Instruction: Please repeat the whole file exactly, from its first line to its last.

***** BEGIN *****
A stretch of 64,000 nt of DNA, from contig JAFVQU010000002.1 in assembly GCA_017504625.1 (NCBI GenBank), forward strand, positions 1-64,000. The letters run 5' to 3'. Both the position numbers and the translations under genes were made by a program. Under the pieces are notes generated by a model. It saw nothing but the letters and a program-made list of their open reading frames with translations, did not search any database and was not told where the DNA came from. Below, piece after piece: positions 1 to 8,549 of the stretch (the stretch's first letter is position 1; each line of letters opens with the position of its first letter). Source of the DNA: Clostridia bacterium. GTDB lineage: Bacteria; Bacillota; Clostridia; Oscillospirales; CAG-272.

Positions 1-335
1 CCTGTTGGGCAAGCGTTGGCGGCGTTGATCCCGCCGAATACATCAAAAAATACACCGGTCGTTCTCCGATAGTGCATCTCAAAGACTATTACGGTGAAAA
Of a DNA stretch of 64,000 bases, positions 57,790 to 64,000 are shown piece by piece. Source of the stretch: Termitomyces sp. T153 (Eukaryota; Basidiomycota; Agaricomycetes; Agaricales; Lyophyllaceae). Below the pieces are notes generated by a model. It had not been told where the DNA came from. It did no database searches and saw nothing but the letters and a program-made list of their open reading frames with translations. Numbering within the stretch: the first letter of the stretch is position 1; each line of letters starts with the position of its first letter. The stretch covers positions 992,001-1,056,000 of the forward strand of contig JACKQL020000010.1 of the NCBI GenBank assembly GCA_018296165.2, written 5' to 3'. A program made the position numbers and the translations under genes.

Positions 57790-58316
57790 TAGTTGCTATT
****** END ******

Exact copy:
A stretch of 64,000 nt of DNA, from contig JAFVQU010000002.1 in assembly GCA_017504625.1 (NCBI GenBank), forward strand, positions 1-64,000. The letters run 5' to 3'. Both the position numbers and the translations under genes were made by a program. Under the pieces are notes generated by a model. It saw nothing but the letters and a program-made list of their open reading frames with translations, did not search any database and was not told where the DNA came from. Below, piece after piece: positions 1 to 8,549 of the stretch (the stretch's first letter is position 1; each line of letters opens with the position of its first letter). Source of the DNA: Clostridia bacterium. GTDB lineage: Bacteria; Bacillota; Clostridia; Oscillospirales; CAG-272.

Positions 1-335
1 CCTGTTGGGCAAGCGTTGGCGGCGTTGATCCCGCCGAATACATCAAAAAATACACCGGTCGTTCTCCGATAGTGCATCTCAAAGACTATTACGGTGAAAA
Of a DNA stretch of 64,000 bases, positions 57,790 to 64,000 are shown piece by piece. Source of the stretch: Termitomyces sp. T153 (Eukaryota; Basidiomycota; Agaricomycetes; Agaricales; Lyophyllaceae). Below the pieces are notes generated by a model. It had not been told where the DNA came from. It did no database searches and saw nothing but the letters and a program-made list of their open reading frames with translations. Numbering within the stretch: the first letter of the stretch is position 1; each line of letters starts with the position of its first letter. The stretch covers positions 992,001-1,056,000 of the forward strand of contig JACKQL020000010.1 of the NCBI GenBank assembly GCA_018296165.2, written 5' to 3'. A program made the position numbers and the translations under genes.

Positions 57790-58316
57790 TAGTTGCTATT